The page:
Editor’s note: Scott Brave is the CTO and co-founder, Baynote.
We’ve all watched from the sidelines as companies have come out in a burst of glory, and then, two years later, spent their venture capital, lost their user base, and failed to monetize. This begs the question – what are the factors that drive a company’s survival, differentiate it, and ultimately make it a winner? In today’s online world, personalization is increasingly making or breaking companies. The companies that win are the ones making personalization a key company value – not just a feature.
In the early days of the web, consumers were happy just to gain access to information. However, as technology became more sophisticated, and as more consumers and companies came online, we quickly moved out of the access age and into a state of information overload, often leaving consumers frustrated and confused. Companies that helped consumers cut through the clutter to reveal relevant information had a critical and sustainable competitive advantage in their respective areas. The concept of relevance is critical to the success of Google, for example.
Personalization is not new. Popularized by Amazon and Netflix more than a decade ago, personalization is the practice of tailoring information to people based on what they are looking for, what they have found interesting in the past, what their friends have engaged with, or based on explicit inputs like their interests. Personalization has gotten a lot of positive attention recently because it can be used to great effect to organize the web’s information overflow into relevant, meaningful experiences.
Winning companies approach personalization as a core value of how they do business – a “customer-centric” philosophy – rather than an add-on “feature.” As proof, here are some examples of companies that have built their businesses around personalization and the competition that they left in their wake.
In 2001, Yahoo! launched Yahoo! News, providing a repository for news articles that became the first-ever most-emailed page on the web. However, Yahoo! News neglected to treat personalization as a core value – and in so doing missed out on the opportunity to tap into the social graph of personal information to personalize and curate content for users based on their interests. With Yahoo! treating personalization as a feature and not a core value, by 2010, consumers moved on to new, more personalized content curation services that were specifically designed for consuming media. One example of such a personalized news source is Flipboard, which works across Apple devices, and allows users to “flip” through their social networking feeds and feeds from partner websites to find the news articles that are most interesting to them.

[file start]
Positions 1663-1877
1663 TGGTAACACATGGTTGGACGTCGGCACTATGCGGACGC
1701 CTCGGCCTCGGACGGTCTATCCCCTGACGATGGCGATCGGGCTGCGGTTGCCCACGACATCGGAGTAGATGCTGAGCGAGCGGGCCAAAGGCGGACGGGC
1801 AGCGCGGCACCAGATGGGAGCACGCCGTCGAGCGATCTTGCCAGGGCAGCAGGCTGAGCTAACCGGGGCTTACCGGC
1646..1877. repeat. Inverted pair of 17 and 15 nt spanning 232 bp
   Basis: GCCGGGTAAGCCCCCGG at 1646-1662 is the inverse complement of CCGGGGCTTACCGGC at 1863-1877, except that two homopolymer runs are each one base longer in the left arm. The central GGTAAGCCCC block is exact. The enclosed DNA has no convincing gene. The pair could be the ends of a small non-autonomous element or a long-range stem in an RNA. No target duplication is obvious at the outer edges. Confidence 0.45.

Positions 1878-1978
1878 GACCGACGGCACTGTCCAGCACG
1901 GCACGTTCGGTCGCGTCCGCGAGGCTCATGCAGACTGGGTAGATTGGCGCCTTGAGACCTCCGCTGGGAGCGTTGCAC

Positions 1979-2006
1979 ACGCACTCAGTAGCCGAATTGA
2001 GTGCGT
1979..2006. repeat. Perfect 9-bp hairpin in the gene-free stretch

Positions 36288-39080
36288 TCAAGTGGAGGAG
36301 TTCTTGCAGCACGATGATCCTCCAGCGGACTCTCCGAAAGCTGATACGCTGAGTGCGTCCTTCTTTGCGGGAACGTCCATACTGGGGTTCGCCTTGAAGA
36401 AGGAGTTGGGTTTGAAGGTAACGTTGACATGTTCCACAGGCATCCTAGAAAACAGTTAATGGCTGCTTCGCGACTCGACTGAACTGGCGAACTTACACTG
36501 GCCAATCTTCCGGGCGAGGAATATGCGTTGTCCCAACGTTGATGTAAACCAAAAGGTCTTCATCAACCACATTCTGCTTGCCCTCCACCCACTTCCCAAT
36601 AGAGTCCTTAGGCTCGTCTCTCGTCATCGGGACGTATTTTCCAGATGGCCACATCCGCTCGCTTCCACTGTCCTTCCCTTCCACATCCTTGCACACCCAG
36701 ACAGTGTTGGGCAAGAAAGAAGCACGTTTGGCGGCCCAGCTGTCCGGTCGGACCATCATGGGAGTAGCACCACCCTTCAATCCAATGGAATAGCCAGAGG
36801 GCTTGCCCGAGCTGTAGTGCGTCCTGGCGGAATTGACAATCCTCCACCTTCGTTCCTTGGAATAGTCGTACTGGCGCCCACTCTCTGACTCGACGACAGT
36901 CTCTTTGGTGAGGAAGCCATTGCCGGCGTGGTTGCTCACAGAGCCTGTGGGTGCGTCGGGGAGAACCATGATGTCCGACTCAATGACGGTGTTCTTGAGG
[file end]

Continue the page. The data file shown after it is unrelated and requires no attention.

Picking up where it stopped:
Within a year of its founding, Flipboard had amassed a $200 million valuation. Today, the company’s valuation and user base continues to skyrocket, while Yahoo!’s continues to hemorrhage. Flipboard won because it applied personalization to consumer choice for news articles that other news providers hadn’t accounted for, sparking the beginning of the content curation boom. Interestingly, Yahoo! recently announced plans to eliminate many of its online properties in order to focus on its most popular ones and make the content on those sites personalized to the user. It seems Yahoo! has finally caught on to the fact that users like personalized content and will engage with brands and services that provide content tailored to their interests.
This example seems counter-intuitive – wouldn’t people want to listen to their favorite radio station online? This just never took off. Why? Internet radio contained way too much content – it wasn’t focused or specific enough. Consumers had to work too hard to find the music they liked. Once consumers were introduced to a better way to curate and listen to music, they were never going back. When Pandora allowed users to input their music preferences through both explicit selections and implicit actions to help shape their content stream, it changed the listening experience. Pandora made listening to music online personal. After Pandora, just listening to the radio online seemed like a waste of time.
OpenTable provides a free service that lets users make reservations online. The company first came on the scene in 1998, and has steadily built up its business – today over 25,000 restaurants are signed up with the service. While OpenTable provides restaurant recommendations along the side of the screen based on location, it is a feature rather than being core to the experience. Alfred, on the other hand, is a mobile app developed by Clever Sense (purchased by Google in December) that delivers dining recommendations based exclusively on your inputs and your Facebook check-ins and profile. By offering recommendations for restaurants that are personalized to consumer’s inputs and behavior Google could become a leading provider of time-critical dining data, and a big player in the multi-billion dollar restaurant industry.
These examples have all shown how companies that embrace personalization as a core value, and not just a feature can win. In today’s consumer-driven society companies that don’t pay attention to what people want most at any given moment risk losing significant market share to competitors that have built a culture around delighting customers with a highly personalized experience at every turn.